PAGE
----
|Emergencies and Disasters in Drinking Water Supply and Sewerage Systems: Guidelines for Effective Response (AIDIS - Pan American Health Organization (PAHO) / Organización Panamericana de la Salud (OPS) - WHO - OMS, 2002, 100 p.)|
|CHAPTER 2: EMERGENCY AND DISASTER PREPAREDNESS AND RESPONSE|
|EMERGENCY OPERATIONS PLANS|
|Instructions for Emergency and Disaster Situations|
Community participation within the Emergency Operations Plan involves several aspects, including:
· Community cooperation in response activities and rehabilitation of the water supply and sewerage services, given their own interest in these services, particularly in the case of rural water supply and sewerage systems;
· The role of the community through its representatives in municipal governments and civil society organizations;
· The organization of the community for the distribution of drinking water during the emergency.
The community, as the primary users of water supply and sewerage systems, must also be involved in training efforts and be adequately informed of what to do when emergencies and disasters disrupt normal services.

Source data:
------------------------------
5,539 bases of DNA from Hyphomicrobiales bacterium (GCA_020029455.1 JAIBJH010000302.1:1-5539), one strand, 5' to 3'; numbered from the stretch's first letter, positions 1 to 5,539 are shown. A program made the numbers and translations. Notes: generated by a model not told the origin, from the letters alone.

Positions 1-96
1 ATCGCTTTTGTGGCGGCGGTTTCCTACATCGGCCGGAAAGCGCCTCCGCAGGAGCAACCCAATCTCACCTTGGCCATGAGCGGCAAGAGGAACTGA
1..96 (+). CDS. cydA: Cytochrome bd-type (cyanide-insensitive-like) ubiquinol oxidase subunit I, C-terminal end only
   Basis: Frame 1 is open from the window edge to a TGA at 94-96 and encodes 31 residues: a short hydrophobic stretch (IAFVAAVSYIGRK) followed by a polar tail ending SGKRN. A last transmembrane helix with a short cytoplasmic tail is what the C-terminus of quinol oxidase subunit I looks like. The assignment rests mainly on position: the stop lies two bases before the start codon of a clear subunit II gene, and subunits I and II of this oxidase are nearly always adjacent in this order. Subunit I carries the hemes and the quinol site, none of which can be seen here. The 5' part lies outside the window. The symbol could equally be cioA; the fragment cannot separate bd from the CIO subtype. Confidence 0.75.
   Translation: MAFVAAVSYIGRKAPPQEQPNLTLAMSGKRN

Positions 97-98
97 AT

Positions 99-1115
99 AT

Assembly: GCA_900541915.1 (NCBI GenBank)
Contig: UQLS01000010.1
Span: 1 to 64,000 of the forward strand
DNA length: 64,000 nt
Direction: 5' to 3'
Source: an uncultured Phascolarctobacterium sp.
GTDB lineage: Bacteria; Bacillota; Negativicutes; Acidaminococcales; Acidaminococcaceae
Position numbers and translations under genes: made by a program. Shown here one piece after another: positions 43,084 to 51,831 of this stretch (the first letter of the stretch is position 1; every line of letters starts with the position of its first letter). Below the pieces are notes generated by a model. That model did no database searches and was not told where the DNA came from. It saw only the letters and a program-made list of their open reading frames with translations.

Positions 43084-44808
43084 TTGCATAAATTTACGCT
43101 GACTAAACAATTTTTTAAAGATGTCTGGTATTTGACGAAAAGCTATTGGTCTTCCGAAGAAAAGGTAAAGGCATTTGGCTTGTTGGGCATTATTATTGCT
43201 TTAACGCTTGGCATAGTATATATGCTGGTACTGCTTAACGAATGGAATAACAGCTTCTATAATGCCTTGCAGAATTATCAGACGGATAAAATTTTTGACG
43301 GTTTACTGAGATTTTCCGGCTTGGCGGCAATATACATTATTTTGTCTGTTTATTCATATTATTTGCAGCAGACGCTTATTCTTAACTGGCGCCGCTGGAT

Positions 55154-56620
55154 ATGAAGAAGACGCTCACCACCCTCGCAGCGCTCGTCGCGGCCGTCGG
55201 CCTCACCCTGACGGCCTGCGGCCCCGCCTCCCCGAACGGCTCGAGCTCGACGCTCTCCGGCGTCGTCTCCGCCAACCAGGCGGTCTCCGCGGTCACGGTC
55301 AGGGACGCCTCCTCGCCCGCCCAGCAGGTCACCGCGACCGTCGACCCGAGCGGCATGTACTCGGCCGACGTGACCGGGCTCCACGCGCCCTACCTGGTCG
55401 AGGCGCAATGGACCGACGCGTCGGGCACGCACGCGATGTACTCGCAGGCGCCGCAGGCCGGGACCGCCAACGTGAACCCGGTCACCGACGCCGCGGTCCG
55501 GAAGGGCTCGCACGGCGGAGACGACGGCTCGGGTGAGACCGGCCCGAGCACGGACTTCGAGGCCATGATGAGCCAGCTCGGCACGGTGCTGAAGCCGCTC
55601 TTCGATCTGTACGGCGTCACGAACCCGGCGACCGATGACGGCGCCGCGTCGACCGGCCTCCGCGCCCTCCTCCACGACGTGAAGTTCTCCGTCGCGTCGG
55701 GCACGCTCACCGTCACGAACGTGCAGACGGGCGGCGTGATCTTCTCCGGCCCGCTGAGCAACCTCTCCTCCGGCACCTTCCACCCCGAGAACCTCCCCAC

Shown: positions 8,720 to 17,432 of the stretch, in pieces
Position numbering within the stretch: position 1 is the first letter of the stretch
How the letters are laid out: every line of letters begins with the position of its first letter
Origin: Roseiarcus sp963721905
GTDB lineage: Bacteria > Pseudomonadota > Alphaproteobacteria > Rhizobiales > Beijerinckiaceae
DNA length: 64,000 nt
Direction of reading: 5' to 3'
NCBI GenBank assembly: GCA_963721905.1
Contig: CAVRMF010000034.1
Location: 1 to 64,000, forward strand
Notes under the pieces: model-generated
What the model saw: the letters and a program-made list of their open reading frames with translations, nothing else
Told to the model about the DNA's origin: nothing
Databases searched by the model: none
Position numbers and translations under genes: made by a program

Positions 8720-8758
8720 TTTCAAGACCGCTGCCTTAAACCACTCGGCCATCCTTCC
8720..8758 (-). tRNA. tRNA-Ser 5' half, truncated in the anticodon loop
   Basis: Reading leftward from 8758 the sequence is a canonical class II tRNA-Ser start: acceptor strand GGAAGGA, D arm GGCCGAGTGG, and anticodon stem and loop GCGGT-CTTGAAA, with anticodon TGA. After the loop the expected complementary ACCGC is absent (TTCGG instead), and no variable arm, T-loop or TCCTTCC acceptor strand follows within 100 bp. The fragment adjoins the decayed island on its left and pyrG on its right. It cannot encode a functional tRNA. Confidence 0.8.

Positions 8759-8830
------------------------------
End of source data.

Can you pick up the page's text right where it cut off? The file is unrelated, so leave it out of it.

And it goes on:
A private company cooperated in the distribution of drinking water following devastating landslides in Venezuela in 1999.
C. Osorio, 1999
During an emergency, it is frequently necessary to rely on the help of members of the community, whether individually or as part of an organization. For instance, they can help locate new water sources, manage some of the water distribution points, or distribute chlorine for disinfection of drinking water.
Each region has its own characteristics. It is therefore wise to analyze the local culture and incorporate, in the development of the emergency plans, the most active community groups. Just as agreements can be reached in advance with the private sector, agreements should be made with community groups. The community should be trained so that its organizations can contribute to prevention and response efforts.